Long ago, the celebration would last a month or so, until the weather allowed for safe travel and no one knew if it would be the last winter for our elders or the very young.  So we wished one another year of good harvest, peace, health, long life, and joy for the new year. We gazed into the dark winter sky, and if we lived far enough north, we gazed in awe at the dancing lights of the north and created a story about them passed on each year to ourselves and to our children.  If we live in the warmer climes of the world, we made other stories and told them to our children.  These are the stories that tell us who we are.  We forget them at our peril.  It often seems that we modern American have forgotten or misplaced so much in the head-long rush to create our Modern World.  Therefore, in 2012 and beyond Occupy the Holidays.  All of them, from Wren Hunting on St. Stephan’s Day  through “the progressions of the Equinoxes” (and Solstices) and on into next harvest season. There is an ineffable quality of wonder and a sense of seeing into the vastness of time and culture in mindfully participating in the sacred and folk traditions of the seasons.  As many have discovered, there is also a real danger that these traditions are being forgotten except by a few odd antiquarians such as myself, replaced by the tinsel and consumerism of “mall culture”.  Whatever your tradition and heritage, I invite you to look to the meaning and the cultural wealth (literally) at our fingertips and discover, or re-discover, our holidays in a different light.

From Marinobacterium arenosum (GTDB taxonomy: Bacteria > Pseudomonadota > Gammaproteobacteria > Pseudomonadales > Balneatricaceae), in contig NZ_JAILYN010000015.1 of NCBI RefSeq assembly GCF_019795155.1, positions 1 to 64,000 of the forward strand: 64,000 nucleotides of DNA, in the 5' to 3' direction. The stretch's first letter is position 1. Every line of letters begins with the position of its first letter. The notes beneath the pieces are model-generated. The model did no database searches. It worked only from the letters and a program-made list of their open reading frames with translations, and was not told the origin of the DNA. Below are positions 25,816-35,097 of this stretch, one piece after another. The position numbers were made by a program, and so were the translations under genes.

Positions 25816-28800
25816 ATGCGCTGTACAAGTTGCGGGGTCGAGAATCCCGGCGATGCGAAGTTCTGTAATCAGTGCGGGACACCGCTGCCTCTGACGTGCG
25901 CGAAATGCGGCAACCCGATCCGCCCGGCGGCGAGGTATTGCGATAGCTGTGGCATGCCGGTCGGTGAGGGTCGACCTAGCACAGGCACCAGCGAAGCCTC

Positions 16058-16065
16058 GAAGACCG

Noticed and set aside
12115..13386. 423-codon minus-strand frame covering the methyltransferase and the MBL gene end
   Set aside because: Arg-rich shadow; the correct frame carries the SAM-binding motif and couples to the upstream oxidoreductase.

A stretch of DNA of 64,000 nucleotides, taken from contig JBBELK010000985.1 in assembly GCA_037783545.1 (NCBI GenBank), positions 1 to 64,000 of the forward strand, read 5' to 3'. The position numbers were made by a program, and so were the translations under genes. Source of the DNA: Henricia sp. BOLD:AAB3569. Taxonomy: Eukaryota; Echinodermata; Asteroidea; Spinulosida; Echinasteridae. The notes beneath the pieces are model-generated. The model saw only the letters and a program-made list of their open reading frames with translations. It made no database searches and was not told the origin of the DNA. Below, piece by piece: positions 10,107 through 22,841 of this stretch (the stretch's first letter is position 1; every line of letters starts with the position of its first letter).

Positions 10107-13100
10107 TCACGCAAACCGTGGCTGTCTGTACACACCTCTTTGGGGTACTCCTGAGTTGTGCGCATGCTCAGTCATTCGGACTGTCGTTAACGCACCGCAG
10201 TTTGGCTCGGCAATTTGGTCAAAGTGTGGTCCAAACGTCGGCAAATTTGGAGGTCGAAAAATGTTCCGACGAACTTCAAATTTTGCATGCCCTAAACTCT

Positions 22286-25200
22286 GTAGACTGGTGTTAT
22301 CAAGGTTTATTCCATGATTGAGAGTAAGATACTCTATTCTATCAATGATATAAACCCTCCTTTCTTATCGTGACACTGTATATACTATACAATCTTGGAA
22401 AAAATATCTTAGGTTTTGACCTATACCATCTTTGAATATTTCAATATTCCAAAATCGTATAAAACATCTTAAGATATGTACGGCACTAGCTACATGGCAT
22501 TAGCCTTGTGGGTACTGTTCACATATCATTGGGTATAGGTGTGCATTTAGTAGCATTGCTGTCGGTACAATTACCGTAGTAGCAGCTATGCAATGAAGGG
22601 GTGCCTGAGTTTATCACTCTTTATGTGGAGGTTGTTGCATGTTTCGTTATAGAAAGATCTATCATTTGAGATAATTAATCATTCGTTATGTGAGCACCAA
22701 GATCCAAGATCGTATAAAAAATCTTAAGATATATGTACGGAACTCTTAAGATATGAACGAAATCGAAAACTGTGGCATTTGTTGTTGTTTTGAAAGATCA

In this spirit, I will trek up to Muir Woods on Winter Solstice with friends who share my spiritual path and witness one of the oldest traditions of  Midwinter: a performance of the Abbott’s Bromely Horn Dance.   Afterwards, we’ll walk in the forest and remember why we celebrate the season.  (To see a video of this dance performed by the Lord Conyers Morris Men in South Yorkshire go here: http://www.youtube.com/watch?feature=player_detailpage&v=abewt3EWE-c)

And this I wish for you, as I write a small brace of days before another Solstice: May you find joy and good health in this holiday season and may your loved ones be with you.


2 responses to ““Celebrations of Winter: Occupy the Holidays”

  1. well said, lezlie

    with no tv for more’n 5 years, i’m spared all the crap [and good] thereon

    i do have dvd films i can watch on my computer screen, at times of my choosing, not dictated by some commercial enterprise

    my radio is on cbc; they don’t play ‘xmas’ stuff til the final week before… unlike commercial radio that seem to start in november, bombarding listeners ad nauseum

    i long for the simple days of my youth, when we celebrated the yule quietly, with family and close friends… then some xmas stuff, so youngsters did not feel left out when their friends chatted about what ‘santa’ brought

    [~tony hunt]


    • Hi- Thanks for commenting. I’m not anti-anything. Like I said, I, too, curled up with popcorn and – yet another – PBS Holiday special. Some people may want all that “mall culture”. I just find more and more people in my life who don’t find it satisfying, including myself. What I think I object to, even more than the rampant commercialism, is the “vanilla-flavored-let’s-include-everyone-spirituality.” Besides, the folk traditions of hanging greenery, singing, and dancing together are just plain fun. Exchanging gifts is also an ancient custom and returning Santa to his proper place during the holidays as a generous hearted personification of the spirit of giving … well … that has power, too.

Leave a Reply

Fill in your details below or click an icon to log in:

WordPress.com Logo

You are commenting using your WordPress.com account. Log Out /  Change )

Google+ photo

You are commenting using your Google+ account. Log Out /  Change )

Twitter picture

You are commenting using your Twitter account. Log Out /  Change )

Facebook photo

You are commenting using your Facebook account. Log Out /  Change )


Connecting to %s